Most Played – September 2021

September was a busy month for Team Games Asylum, with numerous games getting the review treatment. We still managed to fit in some other bits and bobs though.

Steven Universe: Save the Light – Matt

Another month, another licensed game. Like so many others, Steven Universe: Save The Light – available in a double pack with OK K.O.! Let’s Play Heroes – was one I pounced on the moment it fell to under a tenner, which is more or less my sweet spot for something of this ilk.

Save The Light plays like a homage to Nintendo’s Paper Mario, featuring flat 2D characters on 3D backdrops, and a turn-based battle system requiring well-timed button presses to block attacks or deliver extra damage. The opening hour or so makes a good impression, introducing the characters – of which I know by name only, having seen only clips of the show – and letting you explore a quaint seaside town, picking up a few ongoing quests in the process. The flat-shaded visuals are pleasing, and there’s a rousting battle theme – one that becomes more raucous when Steven’s balding father heals the team by jamming along.

Turning a licensed game into a Paper Mario clone may sound pretty great, but it isn’t long until I realised the developers may have bitten off more than they could chew. The platforming section often lose direction, the platforming jumping itself is twitchy, and there’s some heavy padding towards the end.

A few glitches crept in too, including a crash bug requiring a reboot, while one late section felt sloppily designed. Without spoiling anything, access to the inventory is temporarily lost, meaning you can only heal yourself during combat via healing abilities. If you take too much damage outside of combat, you’re screwed. I had to repeat this section a few times over.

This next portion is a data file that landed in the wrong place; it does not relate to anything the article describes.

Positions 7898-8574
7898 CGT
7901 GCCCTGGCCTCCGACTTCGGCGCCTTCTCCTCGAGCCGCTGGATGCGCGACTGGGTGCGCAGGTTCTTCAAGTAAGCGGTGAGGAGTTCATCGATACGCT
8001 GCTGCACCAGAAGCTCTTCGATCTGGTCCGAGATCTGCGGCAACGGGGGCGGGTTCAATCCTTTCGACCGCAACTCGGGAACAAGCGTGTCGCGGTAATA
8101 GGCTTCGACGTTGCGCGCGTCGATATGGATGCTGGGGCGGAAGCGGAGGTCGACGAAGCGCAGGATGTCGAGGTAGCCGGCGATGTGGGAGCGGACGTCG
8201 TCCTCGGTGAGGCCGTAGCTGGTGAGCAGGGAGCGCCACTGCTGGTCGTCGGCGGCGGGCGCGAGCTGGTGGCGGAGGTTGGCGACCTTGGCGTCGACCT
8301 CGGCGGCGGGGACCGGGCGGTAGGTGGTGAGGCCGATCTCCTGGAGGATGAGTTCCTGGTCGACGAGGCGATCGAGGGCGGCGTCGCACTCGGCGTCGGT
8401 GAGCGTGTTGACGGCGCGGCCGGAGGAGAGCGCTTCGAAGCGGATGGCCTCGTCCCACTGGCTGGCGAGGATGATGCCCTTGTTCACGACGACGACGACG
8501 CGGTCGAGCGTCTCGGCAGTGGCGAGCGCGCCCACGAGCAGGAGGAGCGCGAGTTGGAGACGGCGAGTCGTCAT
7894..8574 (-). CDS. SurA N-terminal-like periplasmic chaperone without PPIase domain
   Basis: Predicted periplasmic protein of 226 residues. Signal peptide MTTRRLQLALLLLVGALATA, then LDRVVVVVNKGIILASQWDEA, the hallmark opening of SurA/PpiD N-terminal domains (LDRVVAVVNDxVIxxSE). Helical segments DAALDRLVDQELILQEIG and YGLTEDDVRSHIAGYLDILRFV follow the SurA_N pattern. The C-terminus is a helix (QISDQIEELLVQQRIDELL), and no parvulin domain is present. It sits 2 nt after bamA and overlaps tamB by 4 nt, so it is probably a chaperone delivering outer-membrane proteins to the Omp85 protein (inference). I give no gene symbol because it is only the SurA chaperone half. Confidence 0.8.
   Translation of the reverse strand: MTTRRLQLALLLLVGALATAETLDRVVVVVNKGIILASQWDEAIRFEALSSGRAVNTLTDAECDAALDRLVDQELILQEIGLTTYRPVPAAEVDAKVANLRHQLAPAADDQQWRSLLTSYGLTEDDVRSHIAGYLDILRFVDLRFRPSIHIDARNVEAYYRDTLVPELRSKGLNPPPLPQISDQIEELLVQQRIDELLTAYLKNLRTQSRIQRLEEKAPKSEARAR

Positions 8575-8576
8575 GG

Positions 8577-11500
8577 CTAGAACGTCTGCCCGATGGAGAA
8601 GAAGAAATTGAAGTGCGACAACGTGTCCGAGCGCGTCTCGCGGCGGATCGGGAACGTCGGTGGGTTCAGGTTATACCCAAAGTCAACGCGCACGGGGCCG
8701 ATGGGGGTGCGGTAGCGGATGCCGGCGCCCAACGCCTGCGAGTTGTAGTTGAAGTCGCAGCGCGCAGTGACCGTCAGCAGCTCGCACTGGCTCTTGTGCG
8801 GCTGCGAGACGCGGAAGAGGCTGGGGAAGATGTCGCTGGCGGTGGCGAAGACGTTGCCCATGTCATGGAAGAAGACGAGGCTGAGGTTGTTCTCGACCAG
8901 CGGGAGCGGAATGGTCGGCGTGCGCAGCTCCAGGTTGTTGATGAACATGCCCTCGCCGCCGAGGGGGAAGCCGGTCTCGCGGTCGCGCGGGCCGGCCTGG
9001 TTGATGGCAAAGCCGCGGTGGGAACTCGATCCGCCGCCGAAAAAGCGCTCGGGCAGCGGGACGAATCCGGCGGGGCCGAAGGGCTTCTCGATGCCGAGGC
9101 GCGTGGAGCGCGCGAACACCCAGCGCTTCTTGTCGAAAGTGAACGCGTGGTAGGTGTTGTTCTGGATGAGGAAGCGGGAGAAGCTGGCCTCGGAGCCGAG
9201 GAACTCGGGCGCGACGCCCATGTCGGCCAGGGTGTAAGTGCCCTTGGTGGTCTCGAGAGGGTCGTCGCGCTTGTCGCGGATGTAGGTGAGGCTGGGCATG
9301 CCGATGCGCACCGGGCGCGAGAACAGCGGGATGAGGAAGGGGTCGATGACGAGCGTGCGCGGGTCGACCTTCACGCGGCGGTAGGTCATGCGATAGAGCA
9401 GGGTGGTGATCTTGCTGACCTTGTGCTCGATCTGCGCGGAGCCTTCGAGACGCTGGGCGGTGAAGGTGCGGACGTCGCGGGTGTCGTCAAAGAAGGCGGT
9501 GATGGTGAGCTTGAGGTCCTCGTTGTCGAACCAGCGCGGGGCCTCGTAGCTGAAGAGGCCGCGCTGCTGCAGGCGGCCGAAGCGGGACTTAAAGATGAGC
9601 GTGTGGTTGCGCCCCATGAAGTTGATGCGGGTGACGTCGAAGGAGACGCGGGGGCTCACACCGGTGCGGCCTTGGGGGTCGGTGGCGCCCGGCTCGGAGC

Indeed, I was surprised by how little Save The Light pandered to its audience – I can imagine some younger gamers struggling to make headway as some of its boss battles are reasonably challenging. The bosses themselves are quite creative, incidentally, and the means of defeating the final boss took a while to figure out. When the credits rolled, I had just over 12 hours on the clock.

It was a bit of a mixed bag, then, but I’m glad it exists. It was only around ten years ago that a game based on a cartoon series would either be typecast as a 3D platformer or a lame kart racer.

Townscaper – Jake

Apparently, I’ve been in a bit of an unusual-settlement-building-game mood. I reviewed the excellent Islanders early in the month, but couldn’t resist Townscaper when I noticed that the Switch version had sneaked out at the end of August.

Whereas Islanders is essentially a puzzle game, Townscaper is unashamedly a toy. As a player you’re limited to placing or removing chunks of building, and other than colour, which you can choose, the game decides how to render that chunk. Townhouses become towers, roofs become raised courtyards, pavements become gardens, all seamlessly popping into place as you tap away.

And you can’t break it. Remove too much brickwork, and steel supports appear in place to keep your structures sound. A little steelwork adds variety to a town, but I like to avoid too much, which I think can look messy. But that’s my judgement, not the game’s – there’s no objective, just space to build on as you see fit.